Pediatric Dentistry of Reston (703) 435-1500
1984 Isaac Newton Square, Ste 200
Reston, VA 20190

Sedation Dentistry

IV Sedation

Sedation is recommended for apprehensive children, very young children, and children with special needs that would not work well under conscious sedation. The dentist performs the dental treatment in our office with the child anesthetized under Deep IV sedation, which is administered and monitored by an anesthesiologist.

Dr. Neda will discuss with you in great detail if IV sedation is a good option for your child.

Nitrous Oxide

Many children are calm, comfortable, and confident in our dental office because we make them feel special and have certain ways of talking to them and comforting their anxiety. Staff members choose to work here because they like kids, so we will make every effort possible to assist your child in relaxing him or her with a lot of show and tell and use many creative “dental words”. However, sometimes a child still feels anxious during treatment.  Your child may need more support than a gentle, caring manner to feel comfortable.  Nitrous oxide/oxygen is a safe, effective technique to calm a child’s fear of the dental visit.

Q:  What is nitrous oxide/oxygen?

A:  Nitrous oxide/oxygen is a blend of two gases, oxygen and nitrous oxide.  When inhaled, it is absorbed by the body and has a calming effect.  Normal breathing eliminates nitrous oxide/oxygen from the body.

Q:  How will my child feel when breathing nitrous/oxide?

A:  Your child will smell a sweet, pleasant aroma and experience a sense of well-being and relaxation.  If your child is worried by the sights, sounds, or sensations of dental treatment, he or she may respond more positively with the use of nitrous oxide/oxygen.

Q:  How safe is nitrous oxide/oxygen?

A:  Very safe.  Nitrous oxide/oxygen is perhaps the safest sedative in dentistry.  It is non addictive.  It is mild, easily taken, and then quickly eliminated by the body.  Your child remains fully conscious, keeps all natural reflexes, when breathing nitrous oxide/oxygen.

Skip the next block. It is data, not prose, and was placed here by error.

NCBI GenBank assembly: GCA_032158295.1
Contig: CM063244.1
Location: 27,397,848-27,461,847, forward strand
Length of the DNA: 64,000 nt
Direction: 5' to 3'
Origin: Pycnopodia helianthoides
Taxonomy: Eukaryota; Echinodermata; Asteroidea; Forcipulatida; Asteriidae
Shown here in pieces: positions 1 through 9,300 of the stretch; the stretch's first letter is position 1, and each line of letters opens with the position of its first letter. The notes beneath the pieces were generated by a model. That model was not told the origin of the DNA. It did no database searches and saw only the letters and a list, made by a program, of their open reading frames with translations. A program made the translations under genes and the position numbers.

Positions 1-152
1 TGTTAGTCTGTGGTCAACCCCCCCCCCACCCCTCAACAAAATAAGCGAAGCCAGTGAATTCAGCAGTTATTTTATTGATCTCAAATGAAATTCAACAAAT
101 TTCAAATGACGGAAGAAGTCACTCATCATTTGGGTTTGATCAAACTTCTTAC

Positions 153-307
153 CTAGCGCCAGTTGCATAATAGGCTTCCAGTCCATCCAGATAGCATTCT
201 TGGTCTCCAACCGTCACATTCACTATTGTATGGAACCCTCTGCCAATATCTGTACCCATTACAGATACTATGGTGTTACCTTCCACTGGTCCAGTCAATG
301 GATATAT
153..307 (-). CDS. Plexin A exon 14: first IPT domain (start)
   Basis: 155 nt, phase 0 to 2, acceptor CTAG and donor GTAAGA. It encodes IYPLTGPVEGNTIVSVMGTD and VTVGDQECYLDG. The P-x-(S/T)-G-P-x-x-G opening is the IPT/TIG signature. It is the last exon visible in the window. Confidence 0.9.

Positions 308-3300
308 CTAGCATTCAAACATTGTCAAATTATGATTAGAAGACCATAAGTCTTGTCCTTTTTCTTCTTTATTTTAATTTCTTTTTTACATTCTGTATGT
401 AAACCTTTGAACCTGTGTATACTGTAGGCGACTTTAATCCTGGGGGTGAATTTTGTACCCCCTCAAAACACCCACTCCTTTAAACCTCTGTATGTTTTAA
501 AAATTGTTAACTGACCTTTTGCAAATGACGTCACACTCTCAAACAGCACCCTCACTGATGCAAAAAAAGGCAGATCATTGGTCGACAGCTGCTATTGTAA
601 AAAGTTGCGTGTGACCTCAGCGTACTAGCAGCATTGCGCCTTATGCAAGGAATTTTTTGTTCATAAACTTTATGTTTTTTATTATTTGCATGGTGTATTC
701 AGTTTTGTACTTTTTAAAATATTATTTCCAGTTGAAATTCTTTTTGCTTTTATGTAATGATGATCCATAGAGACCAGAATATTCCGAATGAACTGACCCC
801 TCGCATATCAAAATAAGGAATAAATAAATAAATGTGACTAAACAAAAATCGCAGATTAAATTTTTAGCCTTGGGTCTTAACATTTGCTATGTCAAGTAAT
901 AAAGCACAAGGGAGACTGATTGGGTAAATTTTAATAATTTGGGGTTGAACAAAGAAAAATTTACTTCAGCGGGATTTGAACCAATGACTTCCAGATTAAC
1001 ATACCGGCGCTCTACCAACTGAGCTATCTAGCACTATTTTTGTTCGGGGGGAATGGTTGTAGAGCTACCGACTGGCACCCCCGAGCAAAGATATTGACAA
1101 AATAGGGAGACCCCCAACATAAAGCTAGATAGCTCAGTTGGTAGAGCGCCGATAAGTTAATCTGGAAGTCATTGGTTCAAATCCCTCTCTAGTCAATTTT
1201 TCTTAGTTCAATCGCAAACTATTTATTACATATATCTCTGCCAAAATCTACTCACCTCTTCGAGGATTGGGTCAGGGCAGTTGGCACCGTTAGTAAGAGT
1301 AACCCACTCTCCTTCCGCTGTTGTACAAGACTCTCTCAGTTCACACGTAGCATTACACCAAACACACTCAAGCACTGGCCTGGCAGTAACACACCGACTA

Q:  Are there any special instructions for nitrous oxide/oxygen?

A:  First, give your child little or no food before the dental visit.  (Occasionally, nausea or vomiting occurs when a child has a full stomach.)  Second, tell the doctor about any respiratory condition that makes breathing through the nose difficult for your child.  It may limit the effectiveness of nitrous oxide/oxygen.  Third, tell the doctor if your child is taking any medication on the day of the appointment.

Q:  Will nitrous oxide/oxygen work for all children?

A:  We know that not all children are alike!  Every service is tailored to your child as an individual.  Nitrous oxide/oxygen is not effective for some children, especially those who have severe anxiety, nasal congestion, extensive treatment needs, or discomfort wearing a nasal mask. 
If this is the case, we may suggest other sedation methods that would be more appropriate for your child.

Information from The American Academy of Pediatric Dentistry.